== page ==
Beyond Orthodox and Orthopraxy

Ortho - from the Greek 


 ("right", "true", "straight")

Dox - from the Greek 


 ("opinion" or "belief", related to 


, "to think"

Much of the church focuses on the "right belief" of the parishioners. Many of the conversations I have with people are rooted in what is orthodox Christian thought and what is not. The current state of the Church places a premium on orthodox thought. The thing is orthodox thought is not just the idol of the Church but of our world. We have a desire to ensure that people have the right thoughts on things. 

This is not a "bad" thing, but when orthodoxy is out of balance with orthopraxy (p

rax - from the Greek 


"action", "activity") then things get a little weird. This imbalance can be seen when members of the Church will preach love but stand stand on corners and condemn the "heretics" (heresy - from the Greek 


 meaning "able to choose"). 

Arguing orthodox thought happens in the world of science as well as the debate of climate change rages on or the debates of the mysteries of the world continue to perplex the mind.

The church spends a lot of time getting people to orthodox thought. For instance, the church teaches people that it is a good thing to give of their time, talents gifts and service to the world. The belief that giving is a good thing is "orthodox" in Christian thought, and the church is a place to instill that idea into the minds of people. 

In order to ensure that orthodox is not out of balance, there is orthopraxy - which has come to mean "doing the right things". It is not enough to intellectually know about the importance of giving, but if you want to be a Christian you must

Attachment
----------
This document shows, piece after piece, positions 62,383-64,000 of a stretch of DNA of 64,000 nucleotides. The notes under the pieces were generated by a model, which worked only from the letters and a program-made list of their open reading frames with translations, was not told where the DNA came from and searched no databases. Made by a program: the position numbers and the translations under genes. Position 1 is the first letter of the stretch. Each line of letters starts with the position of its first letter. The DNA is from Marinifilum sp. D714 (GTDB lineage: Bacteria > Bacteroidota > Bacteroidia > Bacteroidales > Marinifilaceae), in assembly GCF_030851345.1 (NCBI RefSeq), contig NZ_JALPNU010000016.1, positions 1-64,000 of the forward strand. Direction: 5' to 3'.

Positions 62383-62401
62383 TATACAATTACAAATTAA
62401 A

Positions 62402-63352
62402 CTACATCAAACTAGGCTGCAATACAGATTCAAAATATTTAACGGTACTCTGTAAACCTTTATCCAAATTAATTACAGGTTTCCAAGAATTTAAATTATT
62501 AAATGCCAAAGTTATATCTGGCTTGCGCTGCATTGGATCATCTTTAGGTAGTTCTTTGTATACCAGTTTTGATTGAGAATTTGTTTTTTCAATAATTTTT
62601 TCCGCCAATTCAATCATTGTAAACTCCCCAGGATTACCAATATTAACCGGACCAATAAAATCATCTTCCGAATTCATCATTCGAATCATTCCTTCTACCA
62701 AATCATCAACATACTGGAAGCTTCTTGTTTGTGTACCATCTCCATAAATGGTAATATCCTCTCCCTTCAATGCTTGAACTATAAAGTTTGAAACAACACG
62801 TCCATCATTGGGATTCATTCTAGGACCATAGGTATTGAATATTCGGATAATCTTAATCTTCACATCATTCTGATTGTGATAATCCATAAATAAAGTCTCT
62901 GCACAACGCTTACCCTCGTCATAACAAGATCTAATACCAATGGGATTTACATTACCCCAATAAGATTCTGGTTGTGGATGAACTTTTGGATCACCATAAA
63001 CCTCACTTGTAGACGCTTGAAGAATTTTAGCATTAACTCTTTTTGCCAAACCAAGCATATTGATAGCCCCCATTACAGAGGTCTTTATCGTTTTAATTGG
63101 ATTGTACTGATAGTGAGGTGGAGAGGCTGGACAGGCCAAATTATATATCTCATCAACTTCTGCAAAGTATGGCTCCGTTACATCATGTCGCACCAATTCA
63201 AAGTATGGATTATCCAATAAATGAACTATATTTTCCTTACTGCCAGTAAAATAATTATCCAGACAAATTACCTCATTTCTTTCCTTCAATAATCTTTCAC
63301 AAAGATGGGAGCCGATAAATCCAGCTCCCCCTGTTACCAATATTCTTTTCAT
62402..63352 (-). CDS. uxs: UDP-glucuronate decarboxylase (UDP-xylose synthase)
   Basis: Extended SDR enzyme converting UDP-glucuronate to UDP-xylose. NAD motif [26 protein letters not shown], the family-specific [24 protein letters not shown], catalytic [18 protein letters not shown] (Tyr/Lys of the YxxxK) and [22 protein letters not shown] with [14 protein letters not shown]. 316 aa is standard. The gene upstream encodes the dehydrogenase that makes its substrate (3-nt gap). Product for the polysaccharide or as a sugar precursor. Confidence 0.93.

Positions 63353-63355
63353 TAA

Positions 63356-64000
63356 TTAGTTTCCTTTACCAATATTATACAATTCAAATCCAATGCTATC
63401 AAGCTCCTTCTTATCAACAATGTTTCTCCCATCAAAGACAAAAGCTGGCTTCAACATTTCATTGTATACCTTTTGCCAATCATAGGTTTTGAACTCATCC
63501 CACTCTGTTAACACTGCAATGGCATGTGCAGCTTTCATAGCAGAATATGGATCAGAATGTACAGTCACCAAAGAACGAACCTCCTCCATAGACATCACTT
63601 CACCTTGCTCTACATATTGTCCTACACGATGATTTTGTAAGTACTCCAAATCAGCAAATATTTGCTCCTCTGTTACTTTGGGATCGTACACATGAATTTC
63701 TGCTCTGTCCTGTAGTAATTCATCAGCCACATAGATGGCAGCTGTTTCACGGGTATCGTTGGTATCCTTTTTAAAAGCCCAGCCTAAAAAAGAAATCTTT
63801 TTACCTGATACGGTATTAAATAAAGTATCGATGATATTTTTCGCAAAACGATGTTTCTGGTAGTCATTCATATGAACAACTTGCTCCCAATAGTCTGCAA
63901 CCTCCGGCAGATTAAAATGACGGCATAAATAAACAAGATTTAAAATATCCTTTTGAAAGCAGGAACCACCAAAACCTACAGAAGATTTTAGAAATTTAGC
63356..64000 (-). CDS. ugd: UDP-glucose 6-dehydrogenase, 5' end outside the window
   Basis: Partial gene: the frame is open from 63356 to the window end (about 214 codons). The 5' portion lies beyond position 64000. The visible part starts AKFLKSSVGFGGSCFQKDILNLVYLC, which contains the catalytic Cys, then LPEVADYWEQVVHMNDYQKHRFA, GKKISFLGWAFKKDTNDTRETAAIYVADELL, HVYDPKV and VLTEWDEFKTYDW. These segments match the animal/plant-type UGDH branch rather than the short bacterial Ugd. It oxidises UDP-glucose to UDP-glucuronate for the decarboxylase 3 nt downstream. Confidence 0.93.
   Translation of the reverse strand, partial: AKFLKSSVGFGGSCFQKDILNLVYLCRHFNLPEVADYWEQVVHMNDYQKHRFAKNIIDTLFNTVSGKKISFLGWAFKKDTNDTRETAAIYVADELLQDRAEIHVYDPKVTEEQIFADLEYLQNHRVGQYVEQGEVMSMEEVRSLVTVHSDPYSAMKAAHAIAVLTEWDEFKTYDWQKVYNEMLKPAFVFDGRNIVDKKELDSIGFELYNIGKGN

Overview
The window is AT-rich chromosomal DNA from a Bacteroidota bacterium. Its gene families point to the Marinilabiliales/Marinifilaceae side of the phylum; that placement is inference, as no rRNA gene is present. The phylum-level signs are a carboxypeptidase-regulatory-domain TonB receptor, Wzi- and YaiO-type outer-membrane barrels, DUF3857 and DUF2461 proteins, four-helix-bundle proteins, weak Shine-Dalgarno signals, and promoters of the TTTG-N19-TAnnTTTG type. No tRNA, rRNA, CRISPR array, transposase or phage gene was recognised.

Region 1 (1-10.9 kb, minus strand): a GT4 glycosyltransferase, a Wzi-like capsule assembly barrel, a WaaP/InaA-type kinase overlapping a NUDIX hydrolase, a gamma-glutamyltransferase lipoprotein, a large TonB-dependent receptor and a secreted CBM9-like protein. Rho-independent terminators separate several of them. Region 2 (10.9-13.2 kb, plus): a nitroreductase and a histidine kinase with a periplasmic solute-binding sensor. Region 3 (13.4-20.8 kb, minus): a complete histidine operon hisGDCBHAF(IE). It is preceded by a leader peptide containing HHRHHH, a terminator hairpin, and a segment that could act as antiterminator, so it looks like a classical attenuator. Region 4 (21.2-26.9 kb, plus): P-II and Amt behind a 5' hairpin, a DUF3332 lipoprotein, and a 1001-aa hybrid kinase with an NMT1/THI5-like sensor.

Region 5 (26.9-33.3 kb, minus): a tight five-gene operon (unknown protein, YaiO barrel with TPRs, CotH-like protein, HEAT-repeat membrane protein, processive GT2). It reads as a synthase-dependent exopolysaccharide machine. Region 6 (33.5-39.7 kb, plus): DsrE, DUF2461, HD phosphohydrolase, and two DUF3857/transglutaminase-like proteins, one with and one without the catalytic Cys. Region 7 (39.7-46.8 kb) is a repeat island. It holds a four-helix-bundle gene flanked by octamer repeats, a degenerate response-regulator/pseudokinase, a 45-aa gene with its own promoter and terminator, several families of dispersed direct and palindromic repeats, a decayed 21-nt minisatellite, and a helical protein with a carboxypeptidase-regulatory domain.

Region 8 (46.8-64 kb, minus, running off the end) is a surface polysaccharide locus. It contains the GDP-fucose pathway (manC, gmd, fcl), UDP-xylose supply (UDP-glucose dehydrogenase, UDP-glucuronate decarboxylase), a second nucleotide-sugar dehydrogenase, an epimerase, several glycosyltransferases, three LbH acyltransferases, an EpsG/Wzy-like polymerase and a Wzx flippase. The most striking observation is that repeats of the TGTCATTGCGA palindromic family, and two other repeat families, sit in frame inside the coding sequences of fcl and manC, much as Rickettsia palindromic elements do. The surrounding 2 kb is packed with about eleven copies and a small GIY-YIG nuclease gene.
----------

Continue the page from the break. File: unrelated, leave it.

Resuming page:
give. It is in the doing of faith that faith is given flesh. It is the whole, "It is not what you say but it is what you do" mentality. Orthopraxy is meant to be a counter-weight to orthodoxy.

But like all weight and counter-weights, this creates a dichotomy that ends up pitting one against the other. So you have people in the church that place the importance on ensuring people have the right beliefs and then there are people who are not concerned with beliefs but are invested to ensure we are doing right actions. Christians talk about the balance between "faith" and "works".

The problem is that Christianity is not dualistic in thought or deed. What sets Christianity apart is the Trinitarian nature of our understanding of God. This is the Good News of Jesus, there is a third way that is not being held up in this conversation between orthodoxy and orthopraxy and it is this third way, which breaks the dichotomy of faith and works, that will be the topic of the next post.